Happy fabbing, Phil

GrantH
07-14-2006, 10:59 AM
I may use the sleeve idea, that sounds like a good one. Now to get the truck back running, buy the front clip, gas, and rails.......geez.

Bambi
07-14-2006, 04:49 PM
I'll put in my two cents worth. Not to burst any bubbles, but its a truck, even a custom one. I am gonna say Budget. If you got deep pockets and a lots of time go for it, only its a lot of over kill. Sounds like your gonna build a tank.
I would go and find another 72 if the original frame is that bad. For that matter vehicles are plentiful, go and pick up a late model Ford complete and pop your body on it. You'll get a good drive train with quality parts, not a mix master nightmare. There are plenty of aftermarket parts available for lowering, handling etc. You can tub out the rear if you want. Boxing a frame was done with T's and Duece frames cuz they were so thin walled. Chevy and Ford late model truck frames are all heavy duty, no need to box. Only some places need boxing particularly if the truck is 4wd and your into rock climbing.
I assume your plan is to lower the vehicle and put it in the weeds so to speak, with nice wheels, paint etc. You want a nice comfortable ride and somethin that handles. Goin with the late model stuff and putting your money where it will do the most good will bring you closer to your dream, better and faster and cheaper.
Good Luck

Bambi

GrantH
07-15-2006, 06:20 AM
Not to burst any bubbles, but its a truck, even a custom one. I am gonna say Budget. If you got deep pockets and a lots of time go for it, only its a lot of over kill. Sounds like your gonna build a tank.
I would go and find another 72 if the original frame is that bad. For that matter vehicles are plentiful, go and pick up a late model Ford complete and pop your body on it. You'll get a good drive train with quality parts, not a mix master nightmare. There are plenty of aftermarket parts available for lowering, handling etc. You can tub out the rear if you want. Boxing a frame was done with T's and Duece frames cuz they were so thin walled. Chevy and Ford late model truck frames are all heavy duty, no need to box. Only some places need boxing particularly if the truck is 4wd and your into rock climbing.
I assume your plan is to lower the vehicle and put it in the weeds so to speak, with nice wheels, paint etc. You want a nice comfortable ride and somethin that handles. Goin with the late model stuff and putting your money where it will do the most good will bring you closer to your dream, better and faster and cheaper.
Good Luck

Bambi


no offense, but what your saying is worse than what i would like to do, and not what I want. People have built 2x3 and 3x3 frames for trucks for quite some time now. As far as it "being a truck" whats wrong with that...."even a custom one". My idea of a bad ass ride is different than yours im guessing. Im building a new frame to get AWAY from ford parts, specifically the twin i-beam suspension. Why would I go and throw it on a later model ranger frame.......they are I BEAM as well. I dont need something that handles like its on rails, just something that doesnt float like its on water, but still a soft ride, and not bouncing up and down (think cadillac ride). Air ride and a 4 link out back with a well thought out front air ride setup will be MORE than enough for that ride.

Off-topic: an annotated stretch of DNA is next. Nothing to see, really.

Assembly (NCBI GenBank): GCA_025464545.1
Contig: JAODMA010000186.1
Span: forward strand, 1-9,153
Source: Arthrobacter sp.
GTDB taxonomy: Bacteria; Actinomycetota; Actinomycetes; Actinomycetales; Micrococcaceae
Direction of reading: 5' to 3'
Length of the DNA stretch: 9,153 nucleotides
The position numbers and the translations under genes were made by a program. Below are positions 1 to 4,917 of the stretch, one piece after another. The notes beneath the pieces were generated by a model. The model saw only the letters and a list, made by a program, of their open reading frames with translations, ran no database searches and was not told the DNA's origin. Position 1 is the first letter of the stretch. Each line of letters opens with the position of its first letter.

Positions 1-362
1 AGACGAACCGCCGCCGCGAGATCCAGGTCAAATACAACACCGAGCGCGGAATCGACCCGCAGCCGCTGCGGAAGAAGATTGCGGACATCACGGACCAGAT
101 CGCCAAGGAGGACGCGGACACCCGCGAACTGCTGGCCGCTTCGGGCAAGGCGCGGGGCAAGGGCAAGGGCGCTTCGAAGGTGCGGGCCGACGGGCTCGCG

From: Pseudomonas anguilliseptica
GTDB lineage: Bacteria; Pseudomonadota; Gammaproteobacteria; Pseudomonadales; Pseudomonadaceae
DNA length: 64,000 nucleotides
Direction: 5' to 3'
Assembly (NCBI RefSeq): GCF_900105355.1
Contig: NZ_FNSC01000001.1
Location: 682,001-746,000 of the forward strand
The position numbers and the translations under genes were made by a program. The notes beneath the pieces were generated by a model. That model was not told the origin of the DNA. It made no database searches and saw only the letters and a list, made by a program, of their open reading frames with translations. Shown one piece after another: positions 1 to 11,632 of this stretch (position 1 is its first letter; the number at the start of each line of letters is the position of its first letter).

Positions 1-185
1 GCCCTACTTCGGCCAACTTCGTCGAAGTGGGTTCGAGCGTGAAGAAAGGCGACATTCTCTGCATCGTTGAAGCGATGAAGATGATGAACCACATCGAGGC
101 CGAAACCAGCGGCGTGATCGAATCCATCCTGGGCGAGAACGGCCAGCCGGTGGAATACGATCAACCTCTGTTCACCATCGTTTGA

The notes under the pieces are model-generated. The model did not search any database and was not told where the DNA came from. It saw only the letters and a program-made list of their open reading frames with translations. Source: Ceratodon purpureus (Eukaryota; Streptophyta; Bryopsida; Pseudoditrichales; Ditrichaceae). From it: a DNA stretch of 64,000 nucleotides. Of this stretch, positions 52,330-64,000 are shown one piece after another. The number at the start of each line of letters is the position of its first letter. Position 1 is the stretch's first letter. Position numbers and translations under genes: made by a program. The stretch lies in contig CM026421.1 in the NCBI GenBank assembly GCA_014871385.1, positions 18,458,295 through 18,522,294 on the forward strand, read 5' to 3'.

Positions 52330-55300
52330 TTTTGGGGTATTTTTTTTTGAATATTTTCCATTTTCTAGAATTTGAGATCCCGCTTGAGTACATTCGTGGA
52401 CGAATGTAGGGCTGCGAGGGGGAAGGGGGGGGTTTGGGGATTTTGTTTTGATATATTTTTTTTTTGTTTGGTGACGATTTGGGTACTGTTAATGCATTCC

Most the time, the boxing is done because we (what some would call) "abuse" our trucks frame. Dragging and hitting switches and stuff, a C-channel frame isnt ideal. As far as having "quality parts" im guessing you mean drivetrain. What makes you think im not going fuel injected 302 out of a later model mustang with a tranny to match, or even a 351 out of an f150 with the tranny to match. Nobody said anything about motors or anything, but more so about the frame itself. I will keep it at 3x3. The stock frame is 2x6 for some reason...

Tin Head
07-15-2006, 07:19 AM
Grant,

I have a 73 F100 that has been in my family since it was new. It has a tired 390/C6 now. I have been looking at the late model trucks and SUV's as they all have newer A-arm coil suspension up front along with a very well engineered 4.6l SOHV engine. You can even find the all aluminum 4.6l DOHC's around. I'm thinking, when it comes time to freshen up the old daily driver, that clipping in one of those is probably in the cards. Been looking at the rear IRS from the SUV's as well. I intend to keep it all Ford and it would be great if it all came from the same donor. And there ain't nothing wrong with trucks, I got three of em, all old.

Bob

Boogiemanz1
07-15-2006, 08:57 AM
Oh and Grant, my Cadillac has 4 wheel independant and bags....factory.........john

GrantH
07-15-2006, 12:37 PM
for the IRS in the f100 tin head, think lincoln LS. cheap at junkyards as far as the rear end is concerned. im most likely clipping it with a chevy, fords are the worlds worst to bag, no matter what frame is under it.